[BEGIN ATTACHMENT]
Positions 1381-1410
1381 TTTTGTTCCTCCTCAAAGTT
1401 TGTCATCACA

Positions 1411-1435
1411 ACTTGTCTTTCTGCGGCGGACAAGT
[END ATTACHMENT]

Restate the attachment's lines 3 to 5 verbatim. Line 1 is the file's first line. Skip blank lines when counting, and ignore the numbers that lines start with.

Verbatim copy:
1401 TGTCATCACA

Positions 1411-1435
1411 ACTTGTCTTTCTGCGGCGGACAAGT